Central Asia Uighurs look on with fury at bloodshed

Agence France-Presse

Posted at Jul 09 2009 12:44 AM | Updated as of Jul 09 2009 08:44 AM

ALMATY, Kazakhstan - Uighur community leaders in Central Asia have reacted with fury to the deadly riots in their ancestral Xinjiang region of China, even as governments in the ex-Soviet states refuse to interfere.

 Xinjiang Province, China

View Location of Xinjiang province, China in a larger map

Many in the half-million-strong Uighur community in Central Asia allege that the unrest is a consequence of decades of repression by Beijing of Uighurs in Xinjiang, a Chinese region that borders both Kyrgyzstan and Kazakhstan.

Their anger is predictable given that the Uighur population living in Central Asia is descended from refugees who fled China in the 1930s and 1940s after two failed attempts in those decades to form an independent Uighur state.

"The Uighurs wanted to protest peacefully against the authorities' policies towards them. But because of the police it ended in tragedy," said Torgan Tozakhunov, deputy director of the Uighur cultural centre in Kazakhstan.

"These events are a violation of human rights. A true genocide of the Uighur people is in progress and the Chinese authorities will have to answer for these crimes in front of the international community," he said.

Kazakhstan is home to 220,000 Uighurs, the biggest such community in Central Asia, with the rest of the population spread amongst the other mostly Turkic ex-Soviet republics of the region.

"The Chinese authorities provoked the troubles in Xinjiang because the World Uighur Congress is growing in influence and China wants to present it as a terrorist group," said Rakhimdzhan Khapisov of the Ittipak group in Kyrgyzstan, home to 50,000 Uighurs.

China accuses the World Uighur Congress -- led by US-based exile Rebiya Kadeer -- of fomenting the riots from abroad although diaspora leaders claim that the unrest broke out when police fired on demonstrators.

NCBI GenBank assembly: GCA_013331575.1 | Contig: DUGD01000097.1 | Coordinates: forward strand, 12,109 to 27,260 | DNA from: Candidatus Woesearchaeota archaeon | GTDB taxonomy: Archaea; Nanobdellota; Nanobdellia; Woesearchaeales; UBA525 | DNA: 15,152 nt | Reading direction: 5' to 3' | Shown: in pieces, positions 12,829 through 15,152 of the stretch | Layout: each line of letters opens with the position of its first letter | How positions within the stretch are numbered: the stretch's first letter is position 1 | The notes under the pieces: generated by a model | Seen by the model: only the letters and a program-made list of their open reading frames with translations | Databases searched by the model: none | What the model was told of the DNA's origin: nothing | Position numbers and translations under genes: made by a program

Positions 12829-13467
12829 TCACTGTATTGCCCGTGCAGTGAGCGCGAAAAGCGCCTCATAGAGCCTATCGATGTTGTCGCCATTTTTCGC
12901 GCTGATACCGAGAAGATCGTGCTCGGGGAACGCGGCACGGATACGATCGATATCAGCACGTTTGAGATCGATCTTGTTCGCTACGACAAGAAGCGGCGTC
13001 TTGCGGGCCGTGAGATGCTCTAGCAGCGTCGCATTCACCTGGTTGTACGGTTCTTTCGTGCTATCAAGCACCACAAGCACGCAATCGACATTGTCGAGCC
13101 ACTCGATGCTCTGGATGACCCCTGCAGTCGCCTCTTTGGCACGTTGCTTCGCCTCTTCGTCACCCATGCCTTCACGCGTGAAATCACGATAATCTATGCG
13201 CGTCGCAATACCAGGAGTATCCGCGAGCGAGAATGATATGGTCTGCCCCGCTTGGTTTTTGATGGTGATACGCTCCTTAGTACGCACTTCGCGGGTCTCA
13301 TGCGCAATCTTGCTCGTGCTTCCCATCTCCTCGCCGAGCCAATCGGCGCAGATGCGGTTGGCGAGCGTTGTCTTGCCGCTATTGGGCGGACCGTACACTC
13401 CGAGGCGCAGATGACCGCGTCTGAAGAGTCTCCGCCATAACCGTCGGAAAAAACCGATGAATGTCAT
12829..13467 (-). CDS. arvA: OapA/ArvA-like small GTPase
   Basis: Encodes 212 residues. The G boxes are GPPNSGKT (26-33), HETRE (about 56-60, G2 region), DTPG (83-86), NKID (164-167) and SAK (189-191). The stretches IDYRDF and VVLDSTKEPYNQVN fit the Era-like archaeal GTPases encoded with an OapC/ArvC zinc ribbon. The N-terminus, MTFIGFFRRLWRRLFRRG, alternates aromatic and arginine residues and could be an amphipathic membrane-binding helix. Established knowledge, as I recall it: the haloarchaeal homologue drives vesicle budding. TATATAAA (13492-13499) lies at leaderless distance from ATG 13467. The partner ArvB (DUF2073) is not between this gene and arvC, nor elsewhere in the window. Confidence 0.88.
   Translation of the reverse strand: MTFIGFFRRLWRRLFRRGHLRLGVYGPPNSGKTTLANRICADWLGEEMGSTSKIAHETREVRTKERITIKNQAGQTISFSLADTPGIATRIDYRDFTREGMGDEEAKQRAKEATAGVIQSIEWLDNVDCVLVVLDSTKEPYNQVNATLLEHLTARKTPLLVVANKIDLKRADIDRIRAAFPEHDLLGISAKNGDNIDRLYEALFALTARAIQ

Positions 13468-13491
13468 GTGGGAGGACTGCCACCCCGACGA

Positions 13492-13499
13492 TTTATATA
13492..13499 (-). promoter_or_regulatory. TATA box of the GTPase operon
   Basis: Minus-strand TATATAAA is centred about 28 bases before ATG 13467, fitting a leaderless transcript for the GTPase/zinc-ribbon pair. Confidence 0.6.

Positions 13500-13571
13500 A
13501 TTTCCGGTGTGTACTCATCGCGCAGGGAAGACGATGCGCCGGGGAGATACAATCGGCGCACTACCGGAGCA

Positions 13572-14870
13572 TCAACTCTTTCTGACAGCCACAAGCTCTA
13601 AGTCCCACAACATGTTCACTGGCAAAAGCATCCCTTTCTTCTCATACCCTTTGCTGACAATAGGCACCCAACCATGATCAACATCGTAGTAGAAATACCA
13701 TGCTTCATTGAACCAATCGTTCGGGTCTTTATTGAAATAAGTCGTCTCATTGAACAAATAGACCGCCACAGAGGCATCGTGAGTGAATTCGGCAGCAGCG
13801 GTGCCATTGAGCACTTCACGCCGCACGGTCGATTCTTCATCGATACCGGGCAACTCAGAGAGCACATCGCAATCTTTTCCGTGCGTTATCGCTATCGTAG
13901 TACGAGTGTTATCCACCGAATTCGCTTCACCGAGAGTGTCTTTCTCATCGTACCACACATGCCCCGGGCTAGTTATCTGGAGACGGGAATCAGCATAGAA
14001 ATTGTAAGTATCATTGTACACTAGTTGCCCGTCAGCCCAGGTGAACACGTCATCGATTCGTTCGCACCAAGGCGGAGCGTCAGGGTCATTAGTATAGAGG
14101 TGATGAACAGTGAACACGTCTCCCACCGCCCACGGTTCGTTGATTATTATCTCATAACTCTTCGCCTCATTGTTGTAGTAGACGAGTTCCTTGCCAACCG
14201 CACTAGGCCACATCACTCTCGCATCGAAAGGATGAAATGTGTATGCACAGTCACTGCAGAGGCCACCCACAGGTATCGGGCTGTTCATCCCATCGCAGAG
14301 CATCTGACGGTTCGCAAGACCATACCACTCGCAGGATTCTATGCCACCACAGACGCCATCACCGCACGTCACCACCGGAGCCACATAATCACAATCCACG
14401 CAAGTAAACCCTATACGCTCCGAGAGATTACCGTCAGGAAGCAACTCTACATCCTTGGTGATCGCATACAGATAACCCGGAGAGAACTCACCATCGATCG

In one of the worst spikes in ethnic tensions to have hit China in decades, 156 people died in unrest on Sunday in Urumqi, the Xinjiang regional capital, according to China's official Xinhua news agency.

Now, even with Beijing pouring troops into Urumqi in an attempt to stabilize the situation, fresh violence has still flared as Han Chinese and Muslim Uighurs arm themselves with makeshift weapons.

Despite the anger amongst the Uighur diaspora, governments in Central Asia have kept a guarded silence over the events, with the growing importance of trade ties with Beijing foremost in their minds.

This is despite the fact that Uighurs are well integrated into society, especially in Kazakhstan and Kyrgyzstan. Kazakhstan's Prime Minister Karim Massimov is himself an ethnic Uighur.

The countries' former Soviet-era master Moscow issued its first reaction Wednesday, three days after the rioting began, in a statement demonstrating a reluctance to interfere.

"The events there are an exclusively internal matter for the People's Republic of China," the Russian foreign ministry said.

"We hope that the actions of the Chinese authorities to support social order in Xinjiang -- which have been taken in line with the law -- will allow a swift normalisation of the situation in the region," it added.

Russia itself has a short 50-kilometre (30-mile) border with Xinjiang from its mountainous Altai region in Siberia.

Worries that ripples from the unrest could affect Central Asia -- itself a volatile region still grappling with the aftermath of the collapse of the Soviet Union -- have been evident in regional capitals.

The Kazakh foreign ministry has asked Beijing not to grant visas to Kazakh nationals seeking to travel to Xinjiang, while Kyrgyz officials have said they are prepared to confront an influx of refugees.

"We are watching the situation in China attentively and we are without any hesitation taking the necessary measures to prevent the potential influx of Uighur refugees from Xinjiang," a Kyrgyz national security council source told AFP.

None of the Central Asian states has ever shown the slightest tolerance for Uighur separatism.

Kazakhstan and Kyrgyzstan regularly extradite alleged Uighur militants to China, and Central Asian states also deem as a terrorist group the secessionist "East Turkestan Liberation Organization" which operates in Central Asia.